"I think I kind of expected this," says student Victoria Yunez, who had heard about the legendary ride from friends. "You come to South America and weird things happen -- bus tires pop, trains derail, you know, you've got to go with the flow. I get a sense it's kind of part of the adventure."
With a little wheezing and little lurching, the train is ready to roll again. But not for long. Moments later, there's another derailment. Yet again the train crew scramble to get it back on track.
There are a total of three derailments on the journey. By the time the last one happens, the frustration on the faces of the train crew is obvious.
"We derailed because the wood is very deteriorated," the conductor says. "It's old and it needs changing."
This is clearly not a trip for travelers who are easily upset by delays and discomfort. "I'd say in any other part of the world [the train would] be condemned," Bob Graham of Vancouver, Canada, says as he squats on the roof next to his wife, Lisa. "I've ridden on buses in Egypt that are just about as bad as this train. If you're scared about what's going to happen to you, you'd never leave your house."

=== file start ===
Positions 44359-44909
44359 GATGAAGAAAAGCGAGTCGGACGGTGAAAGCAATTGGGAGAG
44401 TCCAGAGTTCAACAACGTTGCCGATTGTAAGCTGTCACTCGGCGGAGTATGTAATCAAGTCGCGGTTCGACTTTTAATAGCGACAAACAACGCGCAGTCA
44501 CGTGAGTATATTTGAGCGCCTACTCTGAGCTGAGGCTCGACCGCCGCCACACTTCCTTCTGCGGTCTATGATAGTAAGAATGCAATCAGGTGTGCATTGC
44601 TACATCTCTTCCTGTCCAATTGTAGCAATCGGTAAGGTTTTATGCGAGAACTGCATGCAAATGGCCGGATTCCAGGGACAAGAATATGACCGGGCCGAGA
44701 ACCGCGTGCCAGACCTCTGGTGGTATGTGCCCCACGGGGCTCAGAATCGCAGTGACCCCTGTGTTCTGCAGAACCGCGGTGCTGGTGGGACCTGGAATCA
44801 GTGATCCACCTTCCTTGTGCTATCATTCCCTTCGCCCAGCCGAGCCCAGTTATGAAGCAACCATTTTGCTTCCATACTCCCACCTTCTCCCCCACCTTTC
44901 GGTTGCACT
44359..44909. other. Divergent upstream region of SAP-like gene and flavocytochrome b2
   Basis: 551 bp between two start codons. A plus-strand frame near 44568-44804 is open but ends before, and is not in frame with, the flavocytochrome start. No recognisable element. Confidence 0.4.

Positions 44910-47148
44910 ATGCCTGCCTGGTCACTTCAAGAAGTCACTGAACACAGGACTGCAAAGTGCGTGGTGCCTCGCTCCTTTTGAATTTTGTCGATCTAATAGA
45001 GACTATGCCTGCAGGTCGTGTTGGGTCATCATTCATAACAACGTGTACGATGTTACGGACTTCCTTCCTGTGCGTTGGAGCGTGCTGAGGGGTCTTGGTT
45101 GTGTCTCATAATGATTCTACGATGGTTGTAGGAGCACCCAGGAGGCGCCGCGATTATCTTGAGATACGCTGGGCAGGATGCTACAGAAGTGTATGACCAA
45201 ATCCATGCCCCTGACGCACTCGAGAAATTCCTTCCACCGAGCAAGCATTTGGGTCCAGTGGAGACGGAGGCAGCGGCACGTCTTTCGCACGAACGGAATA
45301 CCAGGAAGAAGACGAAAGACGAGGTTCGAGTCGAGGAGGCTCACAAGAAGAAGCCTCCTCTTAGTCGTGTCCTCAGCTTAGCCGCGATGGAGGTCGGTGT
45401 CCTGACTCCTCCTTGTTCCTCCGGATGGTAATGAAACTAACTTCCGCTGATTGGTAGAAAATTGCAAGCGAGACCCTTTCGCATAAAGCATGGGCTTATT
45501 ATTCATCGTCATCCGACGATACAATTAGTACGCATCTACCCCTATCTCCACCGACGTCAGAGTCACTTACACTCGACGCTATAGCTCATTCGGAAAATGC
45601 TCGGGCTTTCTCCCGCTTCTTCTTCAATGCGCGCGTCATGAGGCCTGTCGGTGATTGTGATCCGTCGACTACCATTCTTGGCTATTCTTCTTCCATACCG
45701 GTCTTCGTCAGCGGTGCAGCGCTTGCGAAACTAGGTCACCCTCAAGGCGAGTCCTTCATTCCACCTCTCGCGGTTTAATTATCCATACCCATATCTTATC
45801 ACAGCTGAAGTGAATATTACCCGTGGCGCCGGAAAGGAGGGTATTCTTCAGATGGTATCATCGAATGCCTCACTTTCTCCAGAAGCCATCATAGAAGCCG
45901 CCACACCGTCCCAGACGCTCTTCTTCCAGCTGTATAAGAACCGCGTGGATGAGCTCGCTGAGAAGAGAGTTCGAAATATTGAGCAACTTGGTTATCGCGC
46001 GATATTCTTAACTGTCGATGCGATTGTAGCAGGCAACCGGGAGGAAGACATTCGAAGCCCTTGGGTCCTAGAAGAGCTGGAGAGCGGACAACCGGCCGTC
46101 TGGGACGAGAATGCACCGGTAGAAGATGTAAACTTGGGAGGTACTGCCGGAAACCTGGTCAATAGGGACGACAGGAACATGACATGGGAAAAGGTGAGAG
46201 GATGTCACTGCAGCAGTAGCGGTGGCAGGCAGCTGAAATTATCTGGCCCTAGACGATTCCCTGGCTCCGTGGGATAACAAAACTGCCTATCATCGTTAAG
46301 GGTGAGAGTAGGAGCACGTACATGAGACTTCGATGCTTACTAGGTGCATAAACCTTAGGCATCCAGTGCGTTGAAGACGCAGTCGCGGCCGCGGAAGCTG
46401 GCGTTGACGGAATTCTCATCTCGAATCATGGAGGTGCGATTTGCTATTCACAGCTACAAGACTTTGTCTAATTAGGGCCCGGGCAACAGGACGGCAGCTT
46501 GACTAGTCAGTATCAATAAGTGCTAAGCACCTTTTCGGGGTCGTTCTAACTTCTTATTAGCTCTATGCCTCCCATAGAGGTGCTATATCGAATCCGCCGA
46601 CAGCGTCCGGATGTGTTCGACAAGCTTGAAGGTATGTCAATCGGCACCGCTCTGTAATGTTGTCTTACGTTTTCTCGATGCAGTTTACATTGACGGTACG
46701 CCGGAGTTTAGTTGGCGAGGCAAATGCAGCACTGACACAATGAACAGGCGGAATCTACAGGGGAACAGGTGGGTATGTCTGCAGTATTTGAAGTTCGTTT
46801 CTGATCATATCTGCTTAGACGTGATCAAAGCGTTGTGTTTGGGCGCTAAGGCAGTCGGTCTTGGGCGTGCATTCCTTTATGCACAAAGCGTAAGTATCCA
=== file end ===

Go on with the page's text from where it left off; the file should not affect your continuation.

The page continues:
After six hours, the train has traveled a mere 40 miles. But surrounded by the spectacular mountain scenery, the passengers are in no hurry.
Finally, the train approaches the famed Devil's Nose.
It is an area of the Andes so steep that builders in the 1890s had to design a switch-back system so the train could zigzag its way backward and forward down the sheer mountain face -- a steep 4,500 feet down.
Fortunately, the train doesn't derail on this part of the trip. At the bottom of the valley, the tracks end, and so does the journey. A little sunburned and a little stiff, the adventurous tourists have an unforgettable story to share with the folks back home.